When Richard Holbrooke emerged from his armored Chevrolet in front of Sarajevo's Presidency building last week, passersby applauded. A week had just gone by without so much as a sniping victim or a mortar explosion. Souvenir stalls in the Old Town's market opened up for the first time in the war, and night clubbers flouted the city's curfew. A "Pax Americana," Munevera Bratnik called it as she took her two toddlers out in a stroller. Cars long in storage emerged to create unprecedented traffic jams. One optimistic entrepreneur, inspired by the reopening of the airport to U.N. flights, even started a travel agency. But the siege of Bosnia was not yet over.
Fighting continued in the north, with Muslims and Croats pushing back the Serb aggressors. And as with every Balkan peace plan, the U.S. initiative brokered by Holbrooke faced its toughest going when negotiators got down to the maps. In the broad agreement on principles they signed in New York last Tuesday, the foreign ministers of Bosnia, Yugoslavia and Croatia posited an autonomous "entity" for the rebel Serbs. The agreement purposely avoided the hardest question: where the Serbian entity's borders would be. Cartographers in tow, Holbrooke began the bargaining process in Sarajevo. After a meeting with Bosnian President Alija Izetbegovic, sources said, the negotiating teams had spent much of the time with maps spread on a 30-foot table, arguing about the Muslim enclave of Gorazde in eastern Bosnia.
Top U.N. officials in Bosnia say the enclave is indefensible, and they insist the Bosnian government will have to give it up in the end. After their recent battlefield successes, the Muslims and their Croat allies hold at least 52 percent of Bosnia's territory, almost exactly as much as the U.S. peace plan would award them. The problem is that, as one American diplomat put it, "it's the wrong territory," much of it un-populated, or traditionally Serbian. That suggests a territorial trade. The Bosnians want to keep Sarajevo intact, and the Serbs want a "compact" entity, free of Muslim enclaves. A swap of Gorazde for Serb-held Sarajevo suburbs is the only thing that makes sense, negotiators say--except to the 60,000 people who live in the enclave, and hundreds of thousands of other Muslims who want to return to homes from which they were "ethnically cleansed."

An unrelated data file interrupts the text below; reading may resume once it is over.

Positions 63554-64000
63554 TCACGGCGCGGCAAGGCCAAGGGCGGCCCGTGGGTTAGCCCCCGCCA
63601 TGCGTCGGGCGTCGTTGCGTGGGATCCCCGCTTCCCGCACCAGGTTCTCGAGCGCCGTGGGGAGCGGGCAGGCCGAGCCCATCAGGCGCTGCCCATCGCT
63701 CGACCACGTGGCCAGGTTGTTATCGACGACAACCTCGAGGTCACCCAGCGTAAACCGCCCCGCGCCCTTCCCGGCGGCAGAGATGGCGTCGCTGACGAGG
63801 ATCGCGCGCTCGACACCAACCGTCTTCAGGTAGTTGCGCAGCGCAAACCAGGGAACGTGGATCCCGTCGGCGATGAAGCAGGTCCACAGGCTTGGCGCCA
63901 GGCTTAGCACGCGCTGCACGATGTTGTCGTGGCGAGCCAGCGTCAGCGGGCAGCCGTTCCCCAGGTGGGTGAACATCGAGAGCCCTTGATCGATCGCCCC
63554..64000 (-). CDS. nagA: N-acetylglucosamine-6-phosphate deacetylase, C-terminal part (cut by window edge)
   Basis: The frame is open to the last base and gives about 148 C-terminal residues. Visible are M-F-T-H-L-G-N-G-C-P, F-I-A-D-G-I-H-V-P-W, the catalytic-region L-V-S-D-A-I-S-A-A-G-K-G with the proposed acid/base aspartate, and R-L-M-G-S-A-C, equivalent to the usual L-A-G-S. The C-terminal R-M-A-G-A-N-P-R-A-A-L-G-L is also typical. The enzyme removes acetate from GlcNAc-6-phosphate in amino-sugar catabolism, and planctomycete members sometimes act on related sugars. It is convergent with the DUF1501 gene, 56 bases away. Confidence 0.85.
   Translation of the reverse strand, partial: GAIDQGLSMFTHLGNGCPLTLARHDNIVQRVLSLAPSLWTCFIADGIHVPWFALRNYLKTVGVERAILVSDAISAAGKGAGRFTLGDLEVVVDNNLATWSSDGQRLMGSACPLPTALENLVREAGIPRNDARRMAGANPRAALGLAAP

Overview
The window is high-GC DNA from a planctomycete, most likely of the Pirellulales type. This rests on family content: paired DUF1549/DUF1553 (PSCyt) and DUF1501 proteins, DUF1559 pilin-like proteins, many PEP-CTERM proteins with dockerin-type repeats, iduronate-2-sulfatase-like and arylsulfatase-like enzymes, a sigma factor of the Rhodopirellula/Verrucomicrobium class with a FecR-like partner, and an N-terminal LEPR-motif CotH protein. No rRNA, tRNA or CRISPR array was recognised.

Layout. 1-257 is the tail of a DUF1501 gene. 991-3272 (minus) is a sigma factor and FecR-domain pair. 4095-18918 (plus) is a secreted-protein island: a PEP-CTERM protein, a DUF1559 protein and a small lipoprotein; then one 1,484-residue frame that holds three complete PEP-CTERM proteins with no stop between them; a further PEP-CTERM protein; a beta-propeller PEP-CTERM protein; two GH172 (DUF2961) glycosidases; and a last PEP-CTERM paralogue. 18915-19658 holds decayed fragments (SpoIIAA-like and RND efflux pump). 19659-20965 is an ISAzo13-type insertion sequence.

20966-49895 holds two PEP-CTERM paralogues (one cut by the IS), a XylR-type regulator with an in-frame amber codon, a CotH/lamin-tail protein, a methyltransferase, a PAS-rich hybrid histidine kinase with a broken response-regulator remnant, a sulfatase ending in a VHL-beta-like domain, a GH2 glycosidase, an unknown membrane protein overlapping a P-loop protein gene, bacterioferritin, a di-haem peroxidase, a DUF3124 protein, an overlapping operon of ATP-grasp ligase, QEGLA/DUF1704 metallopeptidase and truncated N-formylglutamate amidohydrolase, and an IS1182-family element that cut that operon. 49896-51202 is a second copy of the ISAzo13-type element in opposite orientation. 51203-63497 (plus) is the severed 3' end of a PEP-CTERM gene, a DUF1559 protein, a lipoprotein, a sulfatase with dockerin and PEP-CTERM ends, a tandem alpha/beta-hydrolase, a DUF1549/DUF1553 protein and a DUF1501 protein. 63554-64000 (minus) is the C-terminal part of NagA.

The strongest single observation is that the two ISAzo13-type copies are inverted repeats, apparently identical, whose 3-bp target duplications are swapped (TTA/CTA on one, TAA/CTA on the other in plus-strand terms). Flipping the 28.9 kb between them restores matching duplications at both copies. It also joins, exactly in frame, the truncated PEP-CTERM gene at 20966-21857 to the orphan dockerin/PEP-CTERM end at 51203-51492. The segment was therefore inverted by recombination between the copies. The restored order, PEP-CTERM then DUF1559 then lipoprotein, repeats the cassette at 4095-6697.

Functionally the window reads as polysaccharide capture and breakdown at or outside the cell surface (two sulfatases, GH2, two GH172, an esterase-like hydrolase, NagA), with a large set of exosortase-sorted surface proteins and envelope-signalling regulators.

Face to face: "The United States will never force the Bosnian government to create 60,000 more refugees," Holbrooke told NEWSWEEK. But the Bosnians eventually might be persuaded to give up the enclave in face-to-face talks with the Serbs. "They could do it directly, but the United States won't make them do it," said a Western diplomat. "But so far the Bosnian government hasn't remotely approached that point."
Do the Bosnians want to make peace now that they are winning on the battlefield? Izetbegovic's government is deeply split between hard-liners and relative moderates. But the Bosnians don't want to be the spoiler in the peace process, and Washington has enormous influence with them. Any temptation to keep up the counter offensive will also be moderated by the Muslims' Croat allies, who provide vital heavy artillery and logistical support. "I foresee a sort of virtual peace," says Emir Habul, editor of the Sarajevo newspaper Oslobodjene. "A loose agreement, even presidential signatures on the peace plan--but the problems will not be solved."
Holbrooke is a man in a hurry, with a self-imposed deadline of Nov. 15 for a final agreement. One of his talks with the Bosnians last week turned into "a top-of-their-lungs screaming match," said a U.S. official. "Dick did a lot of the screaming. He's not afraid to be incredibly tough." The U.S. strategy is to keep pushing--"don't let people rest, don't let them reflect for months, keep Holbrooke in their face," as a senior State Department official put it. After only a few intense weeks, the U.S. initiative is already far more successful than much long-er-lasting efforts by European negotiators. But Sarajevans may stop applauding once they see the fine print.